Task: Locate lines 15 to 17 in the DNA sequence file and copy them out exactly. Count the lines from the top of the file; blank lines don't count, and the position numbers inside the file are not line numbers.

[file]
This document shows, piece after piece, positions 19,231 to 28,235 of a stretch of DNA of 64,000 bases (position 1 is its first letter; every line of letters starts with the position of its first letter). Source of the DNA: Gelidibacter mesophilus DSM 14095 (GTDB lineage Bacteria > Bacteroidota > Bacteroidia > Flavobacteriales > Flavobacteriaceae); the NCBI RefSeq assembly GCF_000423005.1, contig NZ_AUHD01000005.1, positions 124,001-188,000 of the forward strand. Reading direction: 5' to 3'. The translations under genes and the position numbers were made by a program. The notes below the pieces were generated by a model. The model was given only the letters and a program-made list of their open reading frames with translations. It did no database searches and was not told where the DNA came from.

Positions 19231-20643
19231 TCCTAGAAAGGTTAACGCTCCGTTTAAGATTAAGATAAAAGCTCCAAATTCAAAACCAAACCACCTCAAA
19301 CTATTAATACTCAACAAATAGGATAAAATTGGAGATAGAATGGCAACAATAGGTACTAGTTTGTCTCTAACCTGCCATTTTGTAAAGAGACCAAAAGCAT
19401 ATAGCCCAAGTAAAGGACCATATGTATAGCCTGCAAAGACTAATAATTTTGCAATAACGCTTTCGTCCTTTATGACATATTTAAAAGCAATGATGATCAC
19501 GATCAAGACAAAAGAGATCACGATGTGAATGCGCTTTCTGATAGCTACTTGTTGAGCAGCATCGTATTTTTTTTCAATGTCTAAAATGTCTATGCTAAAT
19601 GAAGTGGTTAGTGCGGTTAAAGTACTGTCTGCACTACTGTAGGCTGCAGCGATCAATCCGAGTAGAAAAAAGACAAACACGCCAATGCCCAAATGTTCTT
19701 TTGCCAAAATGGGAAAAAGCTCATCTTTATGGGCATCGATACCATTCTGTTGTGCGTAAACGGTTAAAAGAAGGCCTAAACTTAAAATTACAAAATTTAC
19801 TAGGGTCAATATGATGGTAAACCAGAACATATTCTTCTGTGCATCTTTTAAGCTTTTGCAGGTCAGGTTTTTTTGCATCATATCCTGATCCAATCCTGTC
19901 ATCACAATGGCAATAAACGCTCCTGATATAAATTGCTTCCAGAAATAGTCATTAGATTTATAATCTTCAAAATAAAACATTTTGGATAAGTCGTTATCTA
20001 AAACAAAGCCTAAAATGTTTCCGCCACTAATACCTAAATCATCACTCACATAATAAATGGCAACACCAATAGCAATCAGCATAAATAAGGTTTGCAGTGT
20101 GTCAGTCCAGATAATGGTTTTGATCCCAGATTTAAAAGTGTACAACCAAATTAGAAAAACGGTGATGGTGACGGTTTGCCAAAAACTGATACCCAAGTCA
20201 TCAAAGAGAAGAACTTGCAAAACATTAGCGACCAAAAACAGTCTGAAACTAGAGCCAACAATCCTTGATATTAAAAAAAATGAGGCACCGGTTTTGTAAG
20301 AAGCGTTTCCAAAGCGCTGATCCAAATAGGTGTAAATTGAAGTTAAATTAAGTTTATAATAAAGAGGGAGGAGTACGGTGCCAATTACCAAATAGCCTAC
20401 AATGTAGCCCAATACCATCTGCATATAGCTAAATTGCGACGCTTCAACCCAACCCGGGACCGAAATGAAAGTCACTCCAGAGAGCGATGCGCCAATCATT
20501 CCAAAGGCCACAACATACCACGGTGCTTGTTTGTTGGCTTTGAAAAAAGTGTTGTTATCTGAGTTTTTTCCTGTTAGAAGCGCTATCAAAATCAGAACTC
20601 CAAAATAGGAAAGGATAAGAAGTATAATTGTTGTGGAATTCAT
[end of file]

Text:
20401 AATGTAGCCCAATACCATCTGCATATAGCTAAATTGCGACGCTTCAACCCAACCCGGGACCGAAATGAAAGTCACTCCAGAGAGCGATGCGCCAATCATT
20501 CCAAAGGCCACAACATACCACGGTGCTTGTTTGTTGGCTTTGAAAAAAGTGTTGTTATCTGAGTTTTTTCCTGTTAGAAGCGCTATCAAAATCAGAACTC
20601 CAAAATAGGAAAGGATAAGAAGTATAATTGTTGTGGAATTCAT